KY Nondisclosure Agreement Attorneys Lexington Noncompetition Agreement Lawyers
Full of rewards and challenges, there’s no doubt that a lot goes into running a successful business.
Markets, capital, advertising, and personnel are all essential components that must be balanced with a company’s proprietary needs. Two common documents that address those needs are nondisclosure agreements and noncompete agreements, which provide restrictions as well as guidelines aimed at protecting sensitive corporate information.
With over 35 years of experience, the Fayette County business lawyers at Bunch & Brock are committed to providing each of our clients with a high level of personal service. We know the challenges faced by new businesses as well as established ones. Whether you are in the beginning stages of forming a business or just need a document review, we take the time to fully understand your situation and discuss your options. We are dedicated to helping you make your dreams of successful business ownership an ongoing reality.
Lexington Nondisclosure Agreement Attorney | KY Lawyer
Also known as confidentiality agreements, confidential disclosure agreements, or proprietary information agreements, nondisclosure agreements (NDA) are legal contracts that restrict the use or dissemination of company-owned confidential information. It is the business world’s equivalent of keeping a secret, but in this instance, the obligation is legally enforceable. Often included in employment agreements, NDAs are similarly used when two companies are considering whether to do business together and need more information in order to make that decision. This allows the sharing of private material or knowledge while controlling access by third parties as well as prevents the information from being used beyond specified purposes.
NDAs can cover just about any type of information that is not generally known, such as trade secrets, client lists, marketing plans, product schematics, test results, and passwords. Each NDA is unique to the parties and their situation, but can be classified into two main types: unilateral or bilateral. Most NDAs are the first kind – one-way agreements where one party discloses information to a second party that it needs to remain secret. A potential employee who must agree not to disclose certain information as a condition of hire is a common example of a unilateral NDA. A bilateral NDA occurs when both parties mutually agree not to share each other’s private information.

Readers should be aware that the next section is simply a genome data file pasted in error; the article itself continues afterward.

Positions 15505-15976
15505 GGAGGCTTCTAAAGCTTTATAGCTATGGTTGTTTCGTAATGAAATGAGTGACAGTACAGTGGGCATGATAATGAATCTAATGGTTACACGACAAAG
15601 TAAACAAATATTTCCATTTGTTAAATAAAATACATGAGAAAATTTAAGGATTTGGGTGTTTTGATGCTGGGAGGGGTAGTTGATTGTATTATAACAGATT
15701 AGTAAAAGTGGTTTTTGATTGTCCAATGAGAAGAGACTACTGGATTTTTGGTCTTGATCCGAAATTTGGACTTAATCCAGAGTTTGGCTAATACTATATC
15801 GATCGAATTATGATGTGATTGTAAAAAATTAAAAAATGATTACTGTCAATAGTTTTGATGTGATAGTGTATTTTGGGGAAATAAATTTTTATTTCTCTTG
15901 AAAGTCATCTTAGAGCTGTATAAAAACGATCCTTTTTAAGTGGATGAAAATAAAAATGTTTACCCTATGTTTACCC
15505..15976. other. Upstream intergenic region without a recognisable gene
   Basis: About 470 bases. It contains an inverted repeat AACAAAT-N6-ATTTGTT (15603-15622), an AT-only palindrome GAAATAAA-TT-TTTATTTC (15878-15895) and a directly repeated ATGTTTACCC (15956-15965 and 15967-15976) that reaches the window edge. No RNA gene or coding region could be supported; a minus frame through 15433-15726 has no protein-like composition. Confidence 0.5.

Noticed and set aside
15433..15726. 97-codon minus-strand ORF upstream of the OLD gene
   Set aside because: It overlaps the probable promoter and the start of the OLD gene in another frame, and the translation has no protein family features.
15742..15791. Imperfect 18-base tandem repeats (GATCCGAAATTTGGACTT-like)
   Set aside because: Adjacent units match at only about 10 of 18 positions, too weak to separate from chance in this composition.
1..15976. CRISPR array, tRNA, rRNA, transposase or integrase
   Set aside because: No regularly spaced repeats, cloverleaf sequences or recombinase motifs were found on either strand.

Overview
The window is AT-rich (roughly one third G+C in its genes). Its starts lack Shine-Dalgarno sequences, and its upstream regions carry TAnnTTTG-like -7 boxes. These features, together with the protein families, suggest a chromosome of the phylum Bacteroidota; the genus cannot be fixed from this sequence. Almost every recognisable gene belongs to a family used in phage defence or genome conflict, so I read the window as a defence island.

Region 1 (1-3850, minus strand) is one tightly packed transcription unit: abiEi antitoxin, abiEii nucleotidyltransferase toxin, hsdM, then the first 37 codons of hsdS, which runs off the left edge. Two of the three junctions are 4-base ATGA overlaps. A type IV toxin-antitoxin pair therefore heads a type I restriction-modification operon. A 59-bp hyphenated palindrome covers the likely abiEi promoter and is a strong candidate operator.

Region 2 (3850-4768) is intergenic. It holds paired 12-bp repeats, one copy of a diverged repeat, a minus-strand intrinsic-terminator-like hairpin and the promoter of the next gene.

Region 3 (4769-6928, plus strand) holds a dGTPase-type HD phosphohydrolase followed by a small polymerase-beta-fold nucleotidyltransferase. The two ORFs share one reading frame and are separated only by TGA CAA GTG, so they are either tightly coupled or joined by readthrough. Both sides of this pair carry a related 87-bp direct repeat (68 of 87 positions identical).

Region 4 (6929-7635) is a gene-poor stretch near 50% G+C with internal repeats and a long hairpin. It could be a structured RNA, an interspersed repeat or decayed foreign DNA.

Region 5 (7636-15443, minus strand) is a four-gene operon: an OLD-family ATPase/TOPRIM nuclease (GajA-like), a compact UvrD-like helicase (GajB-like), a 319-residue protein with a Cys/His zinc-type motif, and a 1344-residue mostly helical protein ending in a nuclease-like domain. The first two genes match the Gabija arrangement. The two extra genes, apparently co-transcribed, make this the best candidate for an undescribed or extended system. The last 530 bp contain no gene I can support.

To be legally binding, a nondisclosure agreement must include effective dates. The start date is often the date of signing, but the end date can be a specific day, a specific amount of time, a time tied to an event (such as the completion of a project), or indefinitely. It must also describe exactly what must be kept confidential. For maximum coverage, general phrases or terms should not be used. Specificity makes it easier to recognize a breach if one occurs. A violator can be sued for damages, forced to pay back lost profits, even held in contempt (which can lead to criminal charges).
Sometimes referred to as a non-compete clause or a covenant not to compete, a noncompete agreement can be a pre-condition of a business relationship or can be entered into at the end of one. Its main purpose is to lessen the possibility that confidential or sensitive information learned by a partner or employee will be unfairly used later on to gain competitive advantage over a business. Such an agreement is most commonly used to prevent former employees from starting businesses in direct competition with their former employers or working for direct competitors of their former employers.
Once reserved for high-level executives who had access to trade secrets, noncompete agreements are now popular among a wide range of industries and all levels of employees. Workers who breach an agreement can face a legal injunction preventing them from joining the company that wants to hire them or can be sued for damages if they solicit the protected company’s clients or share the protected company’s sensitive information.
To be enforceable, a noncompetition agreement should have provisions addressing the start date and the duration. The time period prohibiting the noncompeting party from working as or for a competitor must be reasonable under the circumstances. Another provision that must be reasonable concerns geographical limitations. A noncompete agreement can specify a state or distance from a city or distance from a detailed location, but it must be reasonably limited to a legitimate business interest deserving protection. The noncompeting party must be paid consideration (compensation) for signing the noncompete agreement. Typically, a new employee receives the job offer as consideration while an existing employee receives a financial payment (though in some instances, ongoing employment may be sufficient consideration).
We Can Help
Having experienced business attorneys draft your documents can help you avoid or minimize any potential disputes that could derail the success of your business. At Bunch & Brock, our Lexington, KY-based non-disclosure agreement attorneys understand the needs of individual business owners, and we have the necessary skills to be able to help them through potentially challenging employment and proprietary issues. We have decades of experience in successfully navigating the various stages of business development, and we can help you. To schedule an initial consultation, please call 859-254-5522 or fill out this online form.